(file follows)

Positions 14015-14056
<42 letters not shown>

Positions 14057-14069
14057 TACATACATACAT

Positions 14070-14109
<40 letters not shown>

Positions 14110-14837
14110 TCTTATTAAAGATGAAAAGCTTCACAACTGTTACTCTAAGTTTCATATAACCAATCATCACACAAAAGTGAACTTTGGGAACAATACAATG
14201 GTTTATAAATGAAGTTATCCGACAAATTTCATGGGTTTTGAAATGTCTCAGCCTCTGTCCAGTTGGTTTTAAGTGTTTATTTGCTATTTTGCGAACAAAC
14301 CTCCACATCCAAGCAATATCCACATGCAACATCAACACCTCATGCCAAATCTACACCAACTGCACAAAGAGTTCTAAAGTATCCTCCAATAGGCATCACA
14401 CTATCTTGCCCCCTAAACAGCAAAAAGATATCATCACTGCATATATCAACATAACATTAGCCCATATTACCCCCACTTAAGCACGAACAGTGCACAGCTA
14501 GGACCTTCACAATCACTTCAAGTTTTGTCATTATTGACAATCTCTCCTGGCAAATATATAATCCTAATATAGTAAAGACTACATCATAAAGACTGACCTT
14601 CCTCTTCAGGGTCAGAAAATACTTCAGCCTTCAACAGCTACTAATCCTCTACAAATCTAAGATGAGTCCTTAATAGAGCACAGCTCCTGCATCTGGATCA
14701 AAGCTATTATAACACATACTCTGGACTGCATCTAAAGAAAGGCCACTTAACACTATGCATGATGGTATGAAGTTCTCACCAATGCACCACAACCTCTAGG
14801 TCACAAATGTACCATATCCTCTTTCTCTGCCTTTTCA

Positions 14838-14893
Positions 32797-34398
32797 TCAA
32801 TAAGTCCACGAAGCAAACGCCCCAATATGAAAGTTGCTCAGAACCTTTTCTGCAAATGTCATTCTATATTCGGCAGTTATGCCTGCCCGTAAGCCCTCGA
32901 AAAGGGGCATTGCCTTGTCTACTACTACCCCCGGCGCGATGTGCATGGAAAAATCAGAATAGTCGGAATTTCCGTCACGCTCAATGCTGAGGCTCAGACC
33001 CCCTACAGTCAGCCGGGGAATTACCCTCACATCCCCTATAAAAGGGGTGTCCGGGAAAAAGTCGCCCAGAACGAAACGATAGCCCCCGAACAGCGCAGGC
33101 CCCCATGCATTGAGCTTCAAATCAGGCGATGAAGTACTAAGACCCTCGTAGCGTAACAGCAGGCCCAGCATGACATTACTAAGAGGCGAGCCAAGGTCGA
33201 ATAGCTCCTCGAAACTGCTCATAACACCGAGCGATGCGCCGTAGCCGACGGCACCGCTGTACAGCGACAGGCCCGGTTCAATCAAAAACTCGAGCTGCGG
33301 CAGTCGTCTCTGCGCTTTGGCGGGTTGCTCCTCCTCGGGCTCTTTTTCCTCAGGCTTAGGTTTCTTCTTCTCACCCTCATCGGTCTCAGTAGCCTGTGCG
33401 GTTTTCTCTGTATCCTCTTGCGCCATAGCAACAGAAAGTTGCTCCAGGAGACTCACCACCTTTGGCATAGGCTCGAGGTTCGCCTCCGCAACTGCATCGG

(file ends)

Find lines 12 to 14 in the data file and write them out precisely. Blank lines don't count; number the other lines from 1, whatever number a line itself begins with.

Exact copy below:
14501 GGACCTTCACAATCACTTCAAGTTTTGTCATTATTGACAATCTCTCCTGGCAAATATATAATCCTAATATAGTAAAGACTACATCATAAAGACTGACCTT
14601 CCTCTTCAGGGTCAGAAAATACTTCAGCCTTCAACAGCTACTAATCCTCTACAAATCTAAGATGAGTCCTTAATAGAGCACAGCTCCTGCATCTGGATCA
14701 AAGCTATTATAACACATACTCTGGACTGCATCTAAAGAAAGGCCACTTAACACTATGCATGATGGTATGAAGTTCTCACCAATGCACCACAACCTCTAGG